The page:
Just a mile or so north of modern Highway 82 and a few miles west of Interstate 55, the small town of Carrollton is one of Mississippi’s most perfectly preserved 19th-century communities. So many of its homes, churches and public buildings were constructed before 1900 that it was the logical filming site for William Faulkner’s novel, The Reivers, set in 1904. When Hollywood came calling in 1968, searching for a town that could pass for turn-of-the-century Jefferson, they were astonished to find that all Carrollton needed was some dirt on the streets and a few downtown buildings tweaked. The town’s lone gas station disappeared behind a livery stable facade. Old signs were painted on a few storefronts. Add a few wagons and the star of the movie, a 1904 Winton Flyer, and time stood still.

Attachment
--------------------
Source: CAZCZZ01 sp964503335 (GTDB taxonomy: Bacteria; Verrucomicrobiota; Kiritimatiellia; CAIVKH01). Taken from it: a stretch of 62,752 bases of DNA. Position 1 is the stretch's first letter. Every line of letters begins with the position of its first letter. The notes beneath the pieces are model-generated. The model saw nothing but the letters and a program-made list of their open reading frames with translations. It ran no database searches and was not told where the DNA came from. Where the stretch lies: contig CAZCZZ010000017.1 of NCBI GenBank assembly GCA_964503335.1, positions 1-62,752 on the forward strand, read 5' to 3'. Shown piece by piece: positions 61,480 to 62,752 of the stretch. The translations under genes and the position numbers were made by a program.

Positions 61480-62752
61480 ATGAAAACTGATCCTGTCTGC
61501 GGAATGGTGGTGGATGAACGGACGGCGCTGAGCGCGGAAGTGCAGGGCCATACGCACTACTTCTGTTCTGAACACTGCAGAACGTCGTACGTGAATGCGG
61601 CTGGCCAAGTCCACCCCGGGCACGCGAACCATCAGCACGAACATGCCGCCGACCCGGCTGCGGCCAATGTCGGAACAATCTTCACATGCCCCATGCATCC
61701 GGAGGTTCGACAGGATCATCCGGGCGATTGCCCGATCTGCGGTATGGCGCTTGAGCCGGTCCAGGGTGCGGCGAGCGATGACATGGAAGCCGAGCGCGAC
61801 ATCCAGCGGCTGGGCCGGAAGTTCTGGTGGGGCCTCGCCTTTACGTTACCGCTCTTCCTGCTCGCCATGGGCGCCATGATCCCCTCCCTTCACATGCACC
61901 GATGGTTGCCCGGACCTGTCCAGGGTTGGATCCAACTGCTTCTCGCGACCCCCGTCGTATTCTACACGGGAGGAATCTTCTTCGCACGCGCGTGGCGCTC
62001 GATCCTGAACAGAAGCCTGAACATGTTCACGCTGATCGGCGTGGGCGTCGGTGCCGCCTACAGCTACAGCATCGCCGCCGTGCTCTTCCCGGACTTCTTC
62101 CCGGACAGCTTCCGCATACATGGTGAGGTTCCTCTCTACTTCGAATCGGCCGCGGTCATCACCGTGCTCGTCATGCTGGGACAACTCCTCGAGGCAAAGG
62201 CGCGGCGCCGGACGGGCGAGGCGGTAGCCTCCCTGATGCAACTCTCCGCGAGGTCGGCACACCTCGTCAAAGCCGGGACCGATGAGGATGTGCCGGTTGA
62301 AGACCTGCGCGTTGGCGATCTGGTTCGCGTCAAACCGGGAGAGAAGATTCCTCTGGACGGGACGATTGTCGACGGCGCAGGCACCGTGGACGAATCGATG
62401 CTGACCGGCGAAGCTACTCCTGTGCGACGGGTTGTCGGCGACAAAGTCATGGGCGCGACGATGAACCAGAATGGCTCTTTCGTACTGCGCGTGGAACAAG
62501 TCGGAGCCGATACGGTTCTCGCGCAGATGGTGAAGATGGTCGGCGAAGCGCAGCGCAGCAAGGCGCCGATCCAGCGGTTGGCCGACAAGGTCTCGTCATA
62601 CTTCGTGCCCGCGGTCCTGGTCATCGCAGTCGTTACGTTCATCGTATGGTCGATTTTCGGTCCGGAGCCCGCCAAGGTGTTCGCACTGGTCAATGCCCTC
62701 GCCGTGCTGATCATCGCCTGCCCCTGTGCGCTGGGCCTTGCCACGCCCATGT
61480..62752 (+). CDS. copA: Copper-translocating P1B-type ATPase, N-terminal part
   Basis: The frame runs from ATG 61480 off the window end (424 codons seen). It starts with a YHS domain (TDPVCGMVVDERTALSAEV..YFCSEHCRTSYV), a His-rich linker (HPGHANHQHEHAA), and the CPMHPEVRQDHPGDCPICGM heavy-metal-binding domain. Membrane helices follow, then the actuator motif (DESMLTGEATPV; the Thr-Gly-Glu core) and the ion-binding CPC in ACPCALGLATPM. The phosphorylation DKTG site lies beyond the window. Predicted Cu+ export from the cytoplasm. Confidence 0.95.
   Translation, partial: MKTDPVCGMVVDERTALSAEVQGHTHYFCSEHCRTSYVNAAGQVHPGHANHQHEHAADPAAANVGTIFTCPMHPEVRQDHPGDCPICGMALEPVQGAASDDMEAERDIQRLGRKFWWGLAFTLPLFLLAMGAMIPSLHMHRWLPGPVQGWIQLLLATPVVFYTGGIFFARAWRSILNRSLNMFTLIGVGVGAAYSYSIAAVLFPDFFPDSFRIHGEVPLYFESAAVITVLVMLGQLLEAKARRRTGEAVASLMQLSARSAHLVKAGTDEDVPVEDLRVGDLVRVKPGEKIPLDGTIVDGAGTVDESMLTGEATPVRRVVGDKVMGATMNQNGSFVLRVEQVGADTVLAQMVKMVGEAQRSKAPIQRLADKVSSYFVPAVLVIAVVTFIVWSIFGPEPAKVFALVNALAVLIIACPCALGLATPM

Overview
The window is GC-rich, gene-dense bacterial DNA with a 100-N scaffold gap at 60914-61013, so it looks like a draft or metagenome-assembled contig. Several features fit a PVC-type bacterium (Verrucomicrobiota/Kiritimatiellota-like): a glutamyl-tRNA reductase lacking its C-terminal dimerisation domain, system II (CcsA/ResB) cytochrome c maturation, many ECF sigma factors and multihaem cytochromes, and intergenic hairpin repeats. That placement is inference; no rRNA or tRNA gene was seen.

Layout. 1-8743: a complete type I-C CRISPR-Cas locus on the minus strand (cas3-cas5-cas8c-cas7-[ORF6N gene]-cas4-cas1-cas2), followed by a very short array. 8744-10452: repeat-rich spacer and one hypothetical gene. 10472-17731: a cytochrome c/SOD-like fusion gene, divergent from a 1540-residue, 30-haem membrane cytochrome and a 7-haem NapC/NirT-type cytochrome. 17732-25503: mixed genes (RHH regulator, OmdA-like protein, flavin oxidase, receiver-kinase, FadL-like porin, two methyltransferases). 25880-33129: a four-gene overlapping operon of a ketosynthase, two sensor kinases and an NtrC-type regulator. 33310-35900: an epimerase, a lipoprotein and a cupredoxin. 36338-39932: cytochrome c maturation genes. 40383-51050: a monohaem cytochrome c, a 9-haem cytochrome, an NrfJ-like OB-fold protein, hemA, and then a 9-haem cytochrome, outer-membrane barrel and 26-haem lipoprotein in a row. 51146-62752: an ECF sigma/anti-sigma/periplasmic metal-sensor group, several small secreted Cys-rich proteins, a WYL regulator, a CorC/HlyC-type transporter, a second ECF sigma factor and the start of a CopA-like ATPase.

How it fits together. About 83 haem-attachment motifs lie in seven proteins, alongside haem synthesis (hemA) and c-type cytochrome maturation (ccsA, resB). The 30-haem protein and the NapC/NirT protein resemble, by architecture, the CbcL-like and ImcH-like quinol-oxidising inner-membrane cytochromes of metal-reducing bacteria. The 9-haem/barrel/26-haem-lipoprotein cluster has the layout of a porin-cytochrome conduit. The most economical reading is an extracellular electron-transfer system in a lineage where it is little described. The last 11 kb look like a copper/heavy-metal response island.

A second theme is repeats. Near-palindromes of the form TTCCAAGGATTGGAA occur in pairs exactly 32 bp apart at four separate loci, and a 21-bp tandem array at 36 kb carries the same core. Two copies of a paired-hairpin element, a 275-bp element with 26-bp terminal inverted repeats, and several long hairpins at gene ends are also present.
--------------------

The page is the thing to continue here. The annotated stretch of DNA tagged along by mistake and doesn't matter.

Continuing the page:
In the half-century since the movie was made, not much has changed in Carrollton. Visitors still find its 1878 courthouse sitting on the town square, with exterior doors that are never locked. Church designs range from the Gothic Stick Style jewel that is Grace Episcopal to more formal classical buildings used by the Presbyterian, Methodist and Baptist congregations. The 1870s jail survives, as does an entire block of mid-1800s storefronts on the south side of the square. Merrill’s Store, now a museum, dates back to the town’s 1830s origins. Winding residential roads are lined with antebellum showplaces and Victorian cottages, most in excellent condition and some handed down over multiple generations.